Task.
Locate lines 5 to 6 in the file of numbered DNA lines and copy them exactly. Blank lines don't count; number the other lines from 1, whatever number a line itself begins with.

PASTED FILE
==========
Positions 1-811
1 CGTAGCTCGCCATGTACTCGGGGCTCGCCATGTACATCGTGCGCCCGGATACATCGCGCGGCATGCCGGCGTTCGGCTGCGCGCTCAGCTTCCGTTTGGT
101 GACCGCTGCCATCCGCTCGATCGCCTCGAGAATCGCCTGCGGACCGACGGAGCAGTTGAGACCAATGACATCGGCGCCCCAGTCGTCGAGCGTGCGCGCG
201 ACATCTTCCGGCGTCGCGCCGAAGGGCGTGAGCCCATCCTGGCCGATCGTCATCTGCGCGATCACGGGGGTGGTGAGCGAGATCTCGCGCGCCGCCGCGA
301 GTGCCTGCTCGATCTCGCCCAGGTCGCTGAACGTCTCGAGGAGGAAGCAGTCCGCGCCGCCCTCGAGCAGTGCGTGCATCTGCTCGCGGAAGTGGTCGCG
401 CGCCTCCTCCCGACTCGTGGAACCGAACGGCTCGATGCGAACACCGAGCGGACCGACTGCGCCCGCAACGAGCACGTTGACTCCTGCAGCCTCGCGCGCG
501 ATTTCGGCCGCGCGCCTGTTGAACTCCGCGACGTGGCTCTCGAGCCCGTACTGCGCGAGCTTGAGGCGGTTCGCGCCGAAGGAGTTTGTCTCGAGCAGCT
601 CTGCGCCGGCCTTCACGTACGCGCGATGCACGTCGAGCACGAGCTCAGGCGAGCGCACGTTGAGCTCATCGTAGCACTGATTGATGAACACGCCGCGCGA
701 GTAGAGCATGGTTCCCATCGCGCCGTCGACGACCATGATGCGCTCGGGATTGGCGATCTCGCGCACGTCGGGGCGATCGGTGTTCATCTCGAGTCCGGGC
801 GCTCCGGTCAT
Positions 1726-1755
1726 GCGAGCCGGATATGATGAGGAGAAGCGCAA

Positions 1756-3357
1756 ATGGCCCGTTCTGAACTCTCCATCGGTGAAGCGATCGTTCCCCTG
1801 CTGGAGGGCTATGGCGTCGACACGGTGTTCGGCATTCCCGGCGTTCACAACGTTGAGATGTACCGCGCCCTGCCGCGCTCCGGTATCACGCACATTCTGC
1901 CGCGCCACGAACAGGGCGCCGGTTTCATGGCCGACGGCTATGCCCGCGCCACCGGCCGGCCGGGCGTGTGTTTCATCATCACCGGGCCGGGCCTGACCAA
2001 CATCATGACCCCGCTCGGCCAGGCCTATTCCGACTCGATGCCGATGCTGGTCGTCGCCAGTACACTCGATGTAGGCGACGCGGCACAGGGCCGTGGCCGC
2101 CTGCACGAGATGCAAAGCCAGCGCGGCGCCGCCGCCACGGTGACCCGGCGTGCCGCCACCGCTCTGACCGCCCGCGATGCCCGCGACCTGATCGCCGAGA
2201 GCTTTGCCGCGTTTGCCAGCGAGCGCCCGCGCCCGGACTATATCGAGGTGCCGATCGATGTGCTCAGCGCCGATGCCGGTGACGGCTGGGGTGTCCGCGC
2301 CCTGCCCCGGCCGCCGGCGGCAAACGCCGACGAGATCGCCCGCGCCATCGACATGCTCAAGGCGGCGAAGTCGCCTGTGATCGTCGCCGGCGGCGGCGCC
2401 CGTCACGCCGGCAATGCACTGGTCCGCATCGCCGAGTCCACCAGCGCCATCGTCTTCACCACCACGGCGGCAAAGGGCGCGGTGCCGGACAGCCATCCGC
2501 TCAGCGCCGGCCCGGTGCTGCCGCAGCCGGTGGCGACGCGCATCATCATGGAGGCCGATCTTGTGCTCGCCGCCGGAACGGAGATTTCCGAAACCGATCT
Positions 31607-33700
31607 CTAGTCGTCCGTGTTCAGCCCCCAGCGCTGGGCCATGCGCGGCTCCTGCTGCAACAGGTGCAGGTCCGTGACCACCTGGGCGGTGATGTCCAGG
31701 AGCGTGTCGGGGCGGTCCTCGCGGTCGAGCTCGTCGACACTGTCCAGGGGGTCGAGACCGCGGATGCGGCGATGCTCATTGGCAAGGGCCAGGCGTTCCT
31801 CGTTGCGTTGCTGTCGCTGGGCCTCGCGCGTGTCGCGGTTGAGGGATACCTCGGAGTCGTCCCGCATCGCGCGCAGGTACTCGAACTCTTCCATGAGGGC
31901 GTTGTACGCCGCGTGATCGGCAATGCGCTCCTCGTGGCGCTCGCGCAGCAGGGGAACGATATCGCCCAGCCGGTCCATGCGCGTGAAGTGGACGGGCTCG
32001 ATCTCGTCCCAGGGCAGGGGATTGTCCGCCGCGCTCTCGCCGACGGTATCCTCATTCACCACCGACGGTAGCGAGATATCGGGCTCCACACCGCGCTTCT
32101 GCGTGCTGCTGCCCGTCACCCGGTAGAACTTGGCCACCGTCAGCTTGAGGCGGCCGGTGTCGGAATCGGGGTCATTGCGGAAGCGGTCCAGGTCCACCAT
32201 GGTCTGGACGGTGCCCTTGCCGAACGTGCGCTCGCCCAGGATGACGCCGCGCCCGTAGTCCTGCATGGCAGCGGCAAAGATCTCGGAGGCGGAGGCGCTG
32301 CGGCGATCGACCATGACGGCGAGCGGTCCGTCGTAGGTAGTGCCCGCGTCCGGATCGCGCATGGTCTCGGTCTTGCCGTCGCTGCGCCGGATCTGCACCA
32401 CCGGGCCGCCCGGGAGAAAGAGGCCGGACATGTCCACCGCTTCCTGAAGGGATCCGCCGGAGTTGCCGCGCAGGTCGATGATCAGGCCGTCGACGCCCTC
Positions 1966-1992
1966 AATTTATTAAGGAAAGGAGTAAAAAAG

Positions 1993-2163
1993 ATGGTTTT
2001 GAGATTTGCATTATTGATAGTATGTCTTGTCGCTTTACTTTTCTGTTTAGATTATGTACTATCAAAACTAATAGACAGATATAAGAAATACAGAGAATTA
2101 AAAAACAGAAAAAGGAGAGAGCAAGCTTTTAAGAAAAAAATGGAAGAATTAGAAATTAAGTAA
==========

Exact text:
301 GTGCCTGCTCGATCTCGCCCAGGTCGCTGAACGTCTCGAGGAGGAAGCAGTCCGCGCCGCCCTCGAGCAGTGCGTGCATCTGCTCGCGGAAGTGGTCGCG
401 CGCCTCCTCCCGACTCGTGGAACCGAACGGCTCGATGCGAACACCGAGCGGACCGACTGCGCCCGCAACGAGCACGTTGACTCCTGCAGCCTCGCGCGCG